Cameron rejects calls to commit to Lisbon treaty referendum

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Indy Politics

David Cameron today rejected calls by Tory Eurosceptics to commit to a referendum on the controversial Lisbon Treaty even if it has been ratified by the rest of the EU.

After yesterday's Yes vote in the Irish referendum on the treaty removed a major obstacle to full ratification, the Tory leader was coming under renewed pressure to explain what he would do if it has been fully implemented by the time a Conservative government came to power.

But as activists gathered in Manchester for the start tomorrow of the party's annual conference, he insisted that he did not want to speculate as long as the two remaining member states - Poland and the Czech Republic - had yet to ratify.

"I don't want to say anything or do anything now that would undermine or prejudice what is happening in other countries where they are still debating whether to ratify this treaty. That is a very sensible thing to do," he told BBC1's The Andrew Marr show.

"There were three countries that it hadn't been ratified in - Ireland, the Czech Republic and Poland. There are now two so I don't see any reason to change our approach because one of those has decided to ratify.

"I think people will understand this argument that while there are other countries actually delaying the implementation of this treaty, don't do anything or say anything that stops them from doing that."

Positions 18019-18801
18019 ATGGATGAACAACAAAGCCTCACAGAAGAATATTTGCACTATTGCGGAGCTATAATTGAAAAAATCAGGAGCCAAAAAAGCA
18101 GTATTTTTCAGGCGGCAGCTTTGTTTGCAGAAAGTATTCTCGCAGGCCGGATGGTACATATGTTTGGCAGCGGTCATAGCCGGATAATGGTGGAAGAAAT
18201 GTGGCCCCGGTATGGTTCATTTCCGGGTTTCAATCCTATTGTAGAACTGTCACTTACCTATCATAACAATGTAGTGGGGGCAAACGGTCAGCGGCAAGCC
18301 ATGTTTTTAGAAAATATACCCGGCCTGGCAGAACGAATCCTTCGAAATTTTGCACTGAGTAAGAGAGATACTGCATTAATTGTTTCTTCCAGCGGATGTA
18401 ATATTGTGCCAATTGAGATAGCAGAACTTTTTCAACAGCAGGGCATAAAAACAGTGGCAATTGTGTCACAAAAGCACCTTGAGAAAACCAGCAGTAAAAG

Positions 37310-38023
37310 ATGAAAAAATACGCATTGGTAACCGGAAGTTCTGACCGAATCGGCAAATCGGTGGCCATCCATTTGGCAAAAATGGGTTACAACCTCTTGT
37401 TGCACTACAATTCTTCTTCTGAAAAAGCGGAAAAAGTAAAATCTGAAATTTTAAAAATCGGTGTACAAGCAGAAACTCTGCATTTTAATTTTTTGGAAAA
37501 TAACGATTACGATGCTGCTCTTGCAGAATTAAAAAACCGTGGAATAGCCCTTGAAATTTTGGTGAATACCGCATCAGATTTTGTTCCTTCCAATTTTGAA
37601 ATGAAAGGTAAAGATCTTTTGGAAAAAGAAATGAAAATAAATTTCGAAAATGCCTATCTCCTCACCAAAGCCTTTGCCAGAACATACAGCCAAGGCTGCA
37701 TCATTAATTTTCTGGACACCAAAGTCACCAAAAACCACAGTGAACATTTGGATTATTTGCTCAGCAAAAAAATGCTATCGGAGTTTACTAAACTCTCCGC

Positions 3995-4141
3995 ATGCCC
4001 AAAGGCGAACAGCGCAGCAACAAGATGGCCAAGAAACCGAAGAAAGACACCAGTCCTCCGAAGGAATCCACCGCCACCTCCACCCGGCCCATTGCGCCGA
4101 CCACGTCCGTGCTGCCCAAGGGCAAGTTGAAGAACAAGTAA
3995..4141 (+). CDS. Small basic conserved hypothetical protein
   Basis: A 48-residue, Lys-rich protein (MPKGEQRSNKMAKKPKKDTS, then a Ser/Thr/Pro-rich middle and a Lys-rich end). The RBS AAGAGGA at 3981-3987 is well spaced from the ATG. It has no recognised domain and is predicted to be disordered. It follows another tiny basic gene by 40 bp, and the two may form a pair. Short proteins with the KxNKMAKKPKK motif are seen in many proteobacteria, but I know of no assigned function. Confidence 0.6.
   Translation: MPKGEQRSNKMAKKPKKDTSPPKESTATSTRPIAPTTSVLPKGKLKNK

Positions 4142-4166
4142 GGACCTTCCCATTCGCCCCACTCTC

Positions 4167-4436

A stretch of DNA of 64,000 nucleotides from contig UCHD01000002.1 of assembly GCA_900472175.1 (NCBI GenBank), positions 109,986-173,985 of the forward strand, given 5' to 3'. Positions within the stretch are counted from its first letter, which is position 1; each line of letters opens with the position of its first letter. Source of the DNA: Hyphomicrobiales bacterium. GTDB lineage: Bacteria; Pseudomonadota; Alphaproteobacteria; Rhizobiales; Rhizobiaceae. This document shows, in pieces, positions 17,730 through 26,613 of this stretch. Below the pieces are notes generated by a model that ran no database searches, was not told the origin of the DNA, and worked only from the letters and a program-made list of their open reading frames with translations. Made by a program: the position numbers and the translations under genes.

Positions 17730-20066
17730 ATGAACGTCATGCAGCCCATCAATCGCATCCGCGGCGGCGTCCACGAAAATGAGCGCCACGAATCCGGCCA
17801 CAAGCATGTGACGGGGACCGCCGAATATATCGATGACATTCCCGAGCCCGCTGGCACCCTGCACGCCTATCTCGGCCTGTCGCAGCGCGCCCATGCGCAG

Foreign Secretary David Miliband seized on comments by London Mayor Boris Johnson to claim that the Tories were split on Europe.

Mr Johnson told The Sunday Times that the prospect of Tony Blair becoming the new EU president under the terms of the Lisbon Treaty, underlined the need for a referendum, even if it had been ratified.

"If we are faced with the prospect of Tony Blair suddenly emerging, suddenly pupating into an intergalactic spokesman for Europe, then I think the British people deserve a say," he said.

"I do think it would be right for such a debate to be held, particularly if the upshot of the Lisbon Treaty is going to produce President Blair."

Mr Miliband said: "Boris Johnson's comments show that the Tories are split right to the top on Europe."